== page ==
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"All Over The Guy" is a contemporary romantic comedy about the quest to find the "one" when "the one" doesn't know he's the "one." It explores the unlikely pairing of two 20-somethings thrown together by their respective best friends in hopes of igniting their own romance. They do everything they can to NOT fall in love, but finally they overcome the dysfunction of their parents and surrender to their hearts. Written by
I've been expressing my distaste of so many gay-themed films to so many friends about how the films portray the men as stereotypical, young, pretty, and FABulous. And worse yet, always throwing in the obligatory drag queen. With the current trend of fantasy lesbianism, the gals are hot and act like everyday people but the gay males are kept in a lower level of being effeminate and weak. This of course is because heterosexual males only feel safe if the gay men aren't portrayed as masculine (that's why so many of the straight guys are terrified of Cruising, seeking comfort in the delusions of The Man Show and Howard Stern).
All Over The Guy is a film that breaks the barriers and focuses on issues of intimacy and finding ways to communicate -- and it's a big shame it didn't get the major distribution it deserves as it is right on the mark and so much more enjoyable than the endless line of circuit boy romances being released. Yes, there is a LOT of bickering and arguing going on between all the characters in this film, and that may become tiresome and turn some viewers off. But when you really listen to what they say, understand their backgrounds, and realize that this is the kind of thing that really does occur between friends everyday, it makes for fascinating entertainment. The dialogue is sharp and quick and not in the campy way, but in the way that friends who know each other can convey in codes and gestures without a lot of extra narration. This film is chock full of HONEST dialogue. I know some will compare this to an R-rated type of Will & Grace, but the big difference here is the characters in All Over The Guy are very real and have much more dimension than the sitcom offers. It doesn't dwell on stereotypes for laughs, and even in a speach by Richard Ruccolo about the film In & Out was one the TRUEST things I've ever heard about Hollywood and how mainstream "gay" films are so horrible. His character Tom is actually a bit rough around the edges and is refreshing because he's not portrayed as a youth obsessed club type. Dan Bucatinsky's character of Eli may be well groomed, but he isn't snapping his fingers and saying "girlfriend" ...these guys are just regular men, and it is comforting to know that someone out there knows the truth that many gay men are just as average as most people. Besides, Eli loved Planet Of The Apes memorabilia and that's a nice change from the usual cliched obsessions . I have always thought Adam Goldberg was a cool actor, and his involvement as Jackie's love interest was wonderful, as was Sasha Alexander as Jackie -- I sure wish I had her as a friend! Good moments from Christina Ricci, and Doris Roberts was perfect (wow, can she cuss too!). I just wish Lisa Kudrow was given a little more to do! Joana Kerns was a nice surprise and as always, I WORSHIP the ground Andrea Martin walks on, she's one of the funniest women around.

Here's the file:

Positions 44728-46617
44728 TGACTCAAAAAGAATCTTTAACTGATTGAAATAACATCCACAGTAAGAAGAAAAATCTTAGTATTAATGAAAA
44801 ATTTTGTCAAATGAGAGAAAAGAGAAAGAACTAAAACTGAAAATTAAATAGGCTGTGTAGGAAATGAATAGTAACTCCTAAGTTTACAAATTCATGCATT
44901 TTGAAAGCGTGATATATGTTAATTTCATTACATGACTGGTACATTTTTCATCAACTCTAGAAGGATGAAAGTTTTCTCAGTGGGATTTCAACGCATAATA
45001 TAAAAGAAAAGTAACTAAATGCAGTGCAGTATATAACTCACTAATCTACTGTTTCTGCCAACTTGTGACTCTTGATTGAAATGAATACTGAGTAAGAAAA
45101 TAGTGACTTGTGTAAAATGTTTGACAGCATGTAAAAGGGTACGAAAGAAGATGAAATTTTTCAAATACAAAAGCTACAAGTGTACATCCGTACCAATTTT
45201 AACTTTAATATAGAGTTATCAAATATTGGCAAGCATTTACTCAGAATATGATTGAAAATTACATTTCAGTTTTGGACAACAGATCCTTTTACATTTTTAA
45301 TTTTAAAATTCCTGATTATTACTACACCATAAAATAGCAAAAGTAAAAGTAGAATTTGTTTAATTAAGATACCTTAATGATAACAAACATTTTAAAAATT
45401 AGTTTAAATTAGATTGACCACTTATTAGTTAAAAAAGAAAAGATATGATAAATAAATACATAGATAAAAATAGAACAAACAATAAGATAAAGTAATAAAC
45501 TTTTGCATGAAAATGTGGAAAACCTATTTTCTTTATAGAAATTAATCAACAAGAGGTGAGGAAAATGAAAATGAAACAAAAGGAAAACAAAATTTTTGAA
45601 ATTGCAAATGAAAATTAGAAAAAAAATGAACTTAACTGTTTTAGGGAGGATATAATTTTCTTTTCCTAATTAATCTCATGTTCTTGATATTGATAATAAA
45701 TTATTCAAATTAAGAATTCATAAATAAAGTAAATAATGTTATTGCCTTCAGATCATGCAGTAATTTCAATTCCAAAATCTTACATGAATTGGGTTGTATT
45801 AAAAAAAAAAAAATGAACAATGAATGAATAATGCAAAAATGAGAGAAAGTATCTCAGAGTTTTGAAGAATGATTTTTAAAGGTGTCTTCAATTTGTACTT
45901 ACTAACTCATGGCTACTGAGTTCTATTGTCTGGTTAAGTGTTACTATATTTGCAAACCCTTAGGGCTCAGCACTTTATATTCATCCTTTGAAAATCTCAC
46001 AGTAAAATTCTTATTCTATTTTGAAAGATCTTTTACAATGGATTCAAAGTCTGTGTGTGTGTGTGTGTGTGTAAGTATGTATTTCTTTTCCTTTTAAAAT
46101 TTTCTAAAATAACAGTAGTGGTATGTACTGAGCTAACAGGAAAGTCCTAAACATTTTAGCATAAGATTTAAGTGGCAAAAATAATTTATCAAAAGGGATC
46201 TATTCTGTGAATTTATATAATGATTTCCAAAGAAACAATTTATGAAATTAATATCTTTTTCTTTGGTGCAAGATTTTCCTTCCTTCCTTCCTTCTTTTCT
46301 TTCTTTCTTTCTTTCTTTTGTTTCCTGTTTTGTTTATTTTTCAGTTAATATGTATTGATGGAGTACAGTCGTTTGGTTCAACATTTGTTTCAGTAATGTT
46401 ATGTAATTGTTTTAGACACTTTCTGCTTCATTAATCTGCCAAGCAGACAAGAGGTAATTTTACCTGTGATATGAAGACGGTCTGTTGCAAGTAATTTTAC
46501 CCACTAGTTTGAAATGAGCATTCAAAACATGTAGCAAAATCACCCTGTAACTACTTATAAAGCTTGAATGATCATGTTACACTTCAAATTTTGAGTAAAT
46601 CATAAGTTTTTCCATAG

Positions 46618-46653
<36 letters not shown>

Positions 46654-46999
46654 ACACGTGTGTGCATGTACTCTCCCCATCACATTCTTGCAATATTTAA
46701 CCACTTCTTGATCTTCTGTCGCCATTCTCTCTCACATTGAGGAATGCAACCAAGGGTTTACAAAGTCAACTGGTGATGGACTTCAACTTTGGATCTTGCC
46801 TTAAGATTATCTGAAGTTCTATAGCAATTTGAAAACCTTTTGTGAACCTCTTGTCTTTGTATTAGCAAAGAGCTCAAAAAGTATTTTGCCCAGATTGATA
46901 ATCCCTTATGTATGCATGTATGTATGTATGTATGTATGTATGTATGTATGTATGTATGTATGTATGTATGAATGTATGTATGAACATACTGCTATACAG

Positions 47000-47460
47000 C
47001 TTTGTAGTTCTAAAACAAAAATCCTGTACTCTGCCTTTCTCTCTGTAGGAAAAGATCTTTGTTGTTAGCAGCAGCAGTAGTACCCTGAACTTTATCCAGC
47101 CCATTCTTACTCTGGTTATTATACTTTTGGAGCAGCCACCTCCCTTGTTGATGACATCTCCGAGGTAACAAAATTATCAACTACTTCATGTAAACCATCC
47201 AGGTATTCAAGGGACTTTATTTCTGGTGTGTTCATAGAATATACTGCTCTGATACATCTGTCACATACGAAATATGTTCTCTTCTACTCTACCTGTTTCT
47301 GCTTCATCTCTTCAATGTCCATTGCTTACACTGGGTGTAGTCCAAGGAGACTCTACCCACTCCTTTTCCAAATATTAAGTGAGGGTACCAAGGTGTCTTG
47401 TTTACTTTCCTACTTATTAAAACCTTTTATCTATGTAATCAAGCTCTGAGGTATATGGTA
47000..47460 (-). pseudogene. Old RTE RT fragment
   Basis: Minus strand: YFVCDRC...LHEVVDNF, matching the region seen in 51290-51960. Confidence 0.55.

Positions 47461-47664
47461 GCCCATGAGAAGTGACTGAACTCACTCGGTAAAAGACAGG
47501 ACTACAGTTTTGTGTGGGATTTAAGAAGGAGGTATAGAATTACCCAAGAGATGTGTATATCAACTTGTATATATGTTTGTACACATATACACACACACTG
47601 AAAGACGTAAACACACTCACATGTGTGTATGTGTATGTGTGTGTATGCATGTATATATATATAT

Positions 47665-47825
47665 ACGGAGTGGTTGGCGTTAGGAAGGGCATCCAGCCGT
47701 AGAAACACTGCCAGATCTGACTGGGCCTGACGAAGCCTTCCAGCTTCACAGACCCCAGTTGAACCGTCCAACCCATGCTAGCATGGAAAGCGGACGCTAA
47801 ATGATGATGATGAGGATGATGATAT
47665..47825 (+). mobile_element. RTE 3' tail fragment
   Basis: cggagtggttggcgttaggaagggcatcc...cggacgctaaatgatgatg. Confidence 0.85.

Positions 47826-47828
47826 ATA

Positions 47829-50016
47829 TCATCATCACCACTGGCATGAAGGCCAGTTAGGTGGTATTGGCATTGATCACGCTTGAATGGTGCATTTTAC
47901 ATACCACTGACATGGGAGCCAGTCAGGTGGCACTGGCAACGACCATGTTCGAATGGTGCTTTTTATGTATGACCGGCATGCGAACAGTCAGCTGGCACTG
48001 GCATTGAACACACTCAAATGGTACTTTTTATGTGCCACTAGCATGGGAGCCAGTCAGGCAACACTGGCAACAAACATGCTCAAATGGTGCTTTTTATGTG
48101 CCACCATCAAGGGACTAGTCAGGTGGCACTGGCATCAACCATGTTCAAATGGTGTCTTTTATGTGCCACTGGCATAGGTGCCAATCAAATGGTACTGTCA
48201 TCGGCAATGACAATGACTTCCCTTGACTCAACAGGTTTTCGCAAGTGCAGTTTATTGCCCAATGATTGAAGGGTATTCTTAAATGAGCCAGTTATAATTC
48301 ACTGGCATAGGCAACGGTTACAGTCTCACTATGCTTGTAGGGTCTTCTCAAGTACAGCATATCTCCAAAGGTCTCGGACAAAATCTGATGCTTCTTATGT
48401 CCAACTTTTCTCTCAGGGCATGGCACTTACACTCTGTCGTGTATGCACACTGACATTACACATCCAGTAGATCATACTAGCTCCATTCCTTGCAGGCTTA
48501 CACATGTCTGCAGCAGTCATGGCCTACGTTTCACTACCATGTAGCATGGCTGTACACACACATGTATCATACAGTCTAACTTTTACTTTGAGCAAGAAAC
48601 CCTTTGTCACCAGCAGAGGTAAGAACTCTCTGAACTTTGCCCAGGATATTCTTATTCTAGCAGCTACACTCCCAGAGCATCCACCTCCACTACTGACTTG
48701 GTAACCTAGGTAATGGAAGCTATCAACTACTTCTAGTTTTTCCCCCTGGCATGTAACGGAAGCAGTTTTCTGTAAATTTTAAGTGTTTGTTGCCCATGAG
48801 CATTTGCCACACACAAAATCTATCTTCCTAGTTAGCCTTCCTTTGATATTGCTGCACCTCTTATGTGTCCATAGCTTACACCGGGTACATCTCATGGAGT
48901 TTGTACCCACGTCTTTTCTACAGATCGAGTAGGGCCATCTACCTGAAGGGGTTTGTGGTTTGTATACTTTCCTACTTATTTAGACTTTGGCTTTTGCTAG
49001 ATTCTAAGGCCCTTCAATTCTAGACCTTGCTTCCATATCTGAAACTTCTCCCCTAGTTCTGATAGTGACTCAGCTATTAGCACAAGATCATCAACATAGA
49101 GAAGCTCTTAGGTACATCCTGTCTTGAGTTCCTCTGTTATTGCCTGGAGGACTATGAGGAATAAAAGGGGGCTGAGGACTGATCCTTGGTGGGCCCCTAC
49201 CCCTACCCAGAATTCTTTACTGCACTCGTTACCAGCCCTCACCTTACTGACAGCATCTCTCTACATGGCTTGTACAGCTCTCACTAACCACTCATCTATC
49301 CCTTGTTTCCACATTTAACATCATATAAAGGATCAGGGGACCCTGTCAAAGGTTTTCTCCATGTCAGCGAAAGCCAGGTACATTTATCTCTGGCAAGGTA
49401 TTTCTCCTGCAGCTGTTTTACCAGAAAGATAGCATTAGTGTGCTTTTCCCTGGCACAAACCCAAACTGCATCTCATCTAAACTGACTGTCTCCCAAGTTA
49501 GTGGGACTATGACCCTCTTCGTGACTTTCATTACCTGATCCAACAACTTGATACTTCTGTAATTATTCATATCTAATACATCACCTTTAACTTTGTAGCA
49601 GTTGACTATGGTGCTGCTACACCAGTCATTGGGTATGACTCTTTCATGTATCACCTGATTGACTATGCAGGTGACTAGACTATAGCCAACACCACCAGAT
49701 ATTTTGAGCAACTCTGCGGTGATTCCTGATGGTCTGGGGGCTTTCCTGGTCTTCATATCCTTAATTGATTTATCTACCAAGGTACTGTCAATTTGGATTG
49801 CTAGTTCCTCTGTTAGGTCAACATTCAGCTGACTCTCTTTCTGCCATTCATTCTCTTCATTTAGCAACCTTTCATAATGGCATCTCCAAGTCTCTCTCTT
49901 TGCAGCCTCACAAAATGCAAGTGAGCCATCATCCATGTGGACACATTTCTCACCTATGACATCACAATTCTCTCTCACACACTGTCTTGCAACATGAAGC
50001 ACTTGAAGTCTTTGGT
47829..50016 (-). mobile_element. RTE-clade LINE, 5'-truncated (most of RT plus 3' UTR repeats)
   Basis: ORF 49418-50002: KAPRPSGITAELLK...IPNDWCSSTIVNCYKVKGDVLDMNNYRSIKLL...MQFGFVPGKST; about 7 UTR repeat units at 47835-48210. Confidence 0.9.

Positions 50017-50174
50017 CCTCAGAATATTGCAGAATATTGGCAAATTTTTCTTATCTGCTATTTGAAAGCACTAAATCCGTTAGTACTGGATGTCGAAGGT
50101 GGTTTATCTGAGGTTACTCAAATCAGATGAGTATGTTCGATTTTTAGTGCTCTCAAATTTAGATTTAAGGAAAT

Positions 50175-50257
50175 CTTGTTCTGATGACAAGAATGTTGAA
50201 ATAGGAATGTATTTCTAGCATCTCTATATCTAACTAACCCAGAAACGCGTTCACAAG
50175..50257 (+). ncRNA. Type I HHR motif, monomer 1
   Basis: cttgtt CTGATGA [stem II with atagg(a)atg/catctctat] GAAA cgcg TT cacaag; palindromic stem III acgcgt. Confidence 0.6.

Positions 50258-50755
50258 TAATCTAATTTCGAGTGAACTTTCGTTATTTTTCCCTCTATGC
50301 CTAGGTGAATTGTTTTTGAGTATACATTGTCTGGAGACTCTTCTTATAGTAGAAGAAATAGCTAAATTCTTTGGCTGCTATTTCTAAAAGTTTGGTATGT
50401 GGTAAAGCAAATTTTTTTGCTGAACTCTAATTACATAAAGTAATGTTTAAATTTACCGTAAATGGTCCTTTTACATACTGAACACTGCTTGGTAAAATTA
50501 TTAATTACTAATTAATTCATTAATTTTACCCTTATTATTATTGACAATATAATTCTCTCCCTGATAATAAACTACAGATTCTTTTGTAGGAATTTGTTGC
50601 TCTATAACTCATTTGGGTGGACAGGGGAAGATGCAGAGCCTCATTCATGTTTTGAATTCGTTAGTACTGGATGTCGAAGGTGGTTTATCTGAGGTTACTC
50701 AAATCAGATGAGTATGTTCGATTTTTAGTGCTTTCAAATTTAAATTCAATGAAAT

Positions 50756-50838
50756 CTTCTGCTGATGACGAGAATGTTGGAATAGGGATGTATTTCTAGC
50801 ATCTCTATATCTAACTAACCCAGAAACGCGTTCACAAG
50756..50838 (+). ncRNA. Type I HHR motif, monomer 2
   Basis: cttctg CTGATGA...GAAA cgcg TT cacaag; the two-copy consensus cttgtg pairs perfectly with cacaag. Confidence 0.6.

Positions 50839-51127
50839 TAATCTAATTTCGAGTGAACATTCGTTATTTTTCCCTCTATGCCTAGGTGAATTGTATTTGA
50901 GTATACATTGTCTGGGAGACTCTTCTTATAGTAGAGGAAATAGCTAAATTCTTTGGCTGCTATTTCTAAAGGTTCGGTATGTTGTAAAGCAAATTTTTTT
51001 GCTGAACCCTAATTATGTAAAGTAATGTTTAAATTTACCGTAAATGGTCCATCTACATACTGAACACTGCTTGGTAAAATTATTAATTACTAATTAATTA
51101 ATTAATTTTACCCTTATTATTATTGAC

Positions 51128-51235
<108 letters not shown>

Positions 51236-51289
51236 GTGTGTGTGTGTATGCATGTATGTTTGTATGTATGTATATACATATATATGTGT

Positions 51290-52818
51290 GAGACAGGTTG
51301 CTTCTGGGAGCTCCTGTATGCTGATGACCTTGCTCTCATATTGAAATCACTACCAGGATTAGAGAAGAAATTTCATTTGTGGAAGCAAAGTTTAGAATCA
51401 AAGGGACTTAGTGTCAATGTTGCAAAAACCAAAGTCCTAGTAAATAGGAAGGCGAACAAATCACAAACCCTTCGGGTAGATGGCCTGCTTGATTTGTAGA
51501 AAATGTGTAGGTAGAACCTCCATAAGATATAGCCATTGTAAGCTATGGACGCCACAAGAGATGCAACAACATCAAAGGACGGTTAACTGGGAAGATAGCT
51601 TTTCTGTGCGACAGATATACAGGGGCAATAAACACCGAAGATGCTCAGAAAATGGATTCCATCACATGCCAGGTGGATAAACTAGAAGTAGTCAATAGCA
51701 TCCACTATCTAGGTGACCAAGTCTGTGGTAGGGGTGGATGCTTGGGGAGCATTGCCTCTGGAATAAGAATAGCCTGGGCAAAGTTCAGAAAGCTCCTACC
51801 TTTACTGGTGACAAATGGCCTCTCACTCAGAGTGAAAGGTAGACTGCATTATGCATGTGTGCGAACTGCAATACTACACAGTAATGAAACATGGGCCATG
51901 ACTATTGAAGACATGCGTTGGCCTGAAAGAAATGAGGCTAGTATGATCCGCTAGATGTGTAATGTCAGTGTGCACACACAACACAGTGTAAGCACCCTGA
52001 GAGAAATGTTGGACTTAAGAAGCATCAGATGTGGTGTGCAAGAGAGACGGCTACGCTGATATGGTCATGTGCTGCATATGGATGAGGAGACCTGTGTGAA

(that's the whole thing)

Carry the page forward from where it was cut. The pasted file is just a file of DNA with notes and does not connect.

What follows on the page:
It's one of the only films I've seen that touches on issues that I've been trying to get so many people to understand: how so many assume gay men are only looking for quick sex and that when you get two guys together, it is assumed that one certain type of sexual act will occur. All Over The Guy discusses definitions of sex and the importance of intimacy and it's refreshing to see it handled in a manner that doesn't come across as preaching.
For me, I was extremely impressed by the choice of music. Instead of diva tunes from Cher and others like that (gawd, we don't all listen to Streisand or the latest flavor of the month "Destiny's Child" type group), there are very good rock songs by David Gray, The Jayhawks, Matthew Sweet and others that help keep the story grounded in reality. Even the club-type "Future Love" tune during one scene was more akin to a B-52's song than the fluff that saturates Queer As Folk's soundtrack.
It gives me great hope when I see a breakthrough film like All Over The Guy. It's for everyone, as this is not exclusively a "gay" film. I just hope that other film makers will see this one and learn that you don't have to make a flamboyant dragfest or youth worship type of film in order to involve a gay element. This is impressive filmmaking and funny, funny stuff!
And don't forget about Joan Van Ark in "Not Without My Nosejob" (wink wink)!
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